'Dangerous' toy guns confiscated
, April 6, 2008
An Interior Ministry crackdown on toy guns that fire real pellets has resulted in them being cleared from the shelves of shops across the country, it has emerged.
A community police campaign to have the 'weapons' removed from cold stores was pledged after the Gulf Daily News, our sister publication, last month reported that the guns were freely available for as little as BD1.
They fire hard plastic pellets and were allegedly being used to rob or terrorise people on the streets of Bahrain.
An Interior Ministry official confirmed the police had been carrying out spot checks, particularly in cold stores and small shops in several areas of Khamis, Sanabis, Jidhafs, Budaiya and Isa Town.
'These have been ordered off shelves,' said the official, who declined to be named. 'Wherever we find these are being sold, the store owners are advised to take them off.'
The official said the Industry and Commerce Ministry had also been brought in to help.
'We have written to them to intervene and stop their illegal import,' they said.
A GDN visit to several cold stores, including one where such a toy gun had earlier been purchased, also drew a blank yesterday.
One cold store owner in Jidhafs reported he still had some in stock but would not sell them. 'I am going to give them back to the same person who gave them to me,' he said.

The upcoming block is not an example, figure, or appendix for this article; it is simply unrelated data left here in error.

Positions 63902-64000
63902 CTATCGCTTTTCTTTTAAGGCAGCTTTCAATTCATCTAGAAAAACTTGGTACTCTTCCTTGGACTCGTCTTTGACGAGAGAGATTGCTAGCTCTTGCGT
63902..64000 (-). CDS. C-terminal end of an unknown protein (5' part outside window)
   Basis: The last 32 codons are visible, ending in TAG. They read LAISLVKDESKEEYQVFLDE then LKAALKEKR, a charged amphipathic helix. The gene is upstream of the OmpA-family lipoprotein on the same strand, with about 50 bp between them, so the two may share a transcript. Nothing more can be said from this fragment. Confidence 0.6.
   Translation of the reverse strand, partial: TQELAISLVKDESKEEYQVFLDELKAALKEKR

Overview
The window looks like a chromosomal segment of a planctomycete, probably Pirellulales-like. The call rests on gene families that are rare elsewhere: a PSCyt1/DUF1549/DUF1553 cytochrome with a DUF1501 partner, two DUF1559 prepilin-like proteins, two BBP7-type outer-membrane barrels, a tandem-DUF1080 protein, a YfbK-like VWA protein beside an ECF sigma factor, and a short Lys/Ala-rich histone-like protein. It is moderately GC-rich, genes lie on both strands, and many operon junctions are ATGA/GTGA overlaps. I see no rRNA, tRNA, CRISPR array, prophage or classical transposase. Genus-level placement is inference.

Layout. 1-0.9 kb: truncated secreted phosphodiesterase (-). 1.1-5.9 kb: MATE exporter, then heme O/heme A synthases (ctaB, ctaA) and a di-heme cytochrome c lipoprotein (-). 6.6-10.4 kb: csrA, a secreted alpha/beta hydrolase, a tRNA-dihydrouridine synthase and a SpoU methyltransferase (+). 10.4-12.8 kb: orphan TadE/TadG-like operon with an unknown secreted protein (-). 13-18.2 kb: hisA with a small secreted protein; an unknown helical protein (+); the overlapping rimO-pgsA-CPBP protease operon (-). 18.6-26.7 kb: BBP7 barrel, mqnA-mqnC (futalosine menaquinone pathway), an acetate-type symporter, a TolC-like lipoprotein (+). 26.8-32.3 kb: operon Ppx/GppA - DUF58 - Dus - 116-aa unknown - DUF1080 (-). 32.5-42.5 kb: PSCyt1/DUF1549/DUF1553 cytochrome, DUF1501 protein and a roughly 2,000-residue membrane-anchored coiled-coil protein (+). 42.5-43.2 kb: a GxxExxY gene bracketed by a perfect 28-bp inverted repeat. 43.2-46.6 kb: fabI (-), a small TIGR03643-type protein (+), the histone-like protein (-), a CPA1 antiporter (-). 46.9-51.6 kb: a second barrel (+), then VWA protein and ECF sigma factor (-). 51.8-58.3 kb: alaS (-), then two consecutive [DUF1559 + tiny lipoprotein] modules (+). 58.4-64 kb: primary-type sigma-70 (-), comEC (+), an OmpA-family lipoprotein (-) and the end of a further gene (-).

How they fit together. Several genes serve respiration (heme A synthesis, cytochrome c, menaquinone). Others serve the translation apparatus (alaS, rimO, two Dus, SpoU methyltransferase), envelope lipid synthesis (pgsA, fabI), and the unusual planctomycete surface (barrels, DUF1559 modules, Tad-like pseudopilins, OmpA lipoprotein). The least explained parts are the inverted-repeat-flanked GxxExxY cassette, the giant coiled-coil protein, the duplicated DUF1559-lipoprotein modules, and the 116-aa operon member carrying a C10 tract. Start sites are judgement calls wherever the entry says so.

The man would not reveal where he got them from.
Another store owner in Tashan said he ran out several days ago and had not ordered any fresh stock.
He said he was visited by community police officers, who ordered the toy guns off the shelves.
'I had no idea these were illegal to sell,' he said. 'Now I know and I will not sell them.'
It was earlier reported that thugs had been using the toy guns to rob people at gunpoint and firing pellets at passers-by.
One victim narrowly escaped serious injury when he was hit just below the eye, after being fired on from a passing vehicle.
There have also been incidents of people being robbed of cash or their mobile phones by young thugs armed with the toy guns, said the Interior Ministry official.
The pellets come in a realistic 'magazine' and could apparently be easily replaced with metal ball bearings, making the airgun even more dangerous.-TradeArabia News Service
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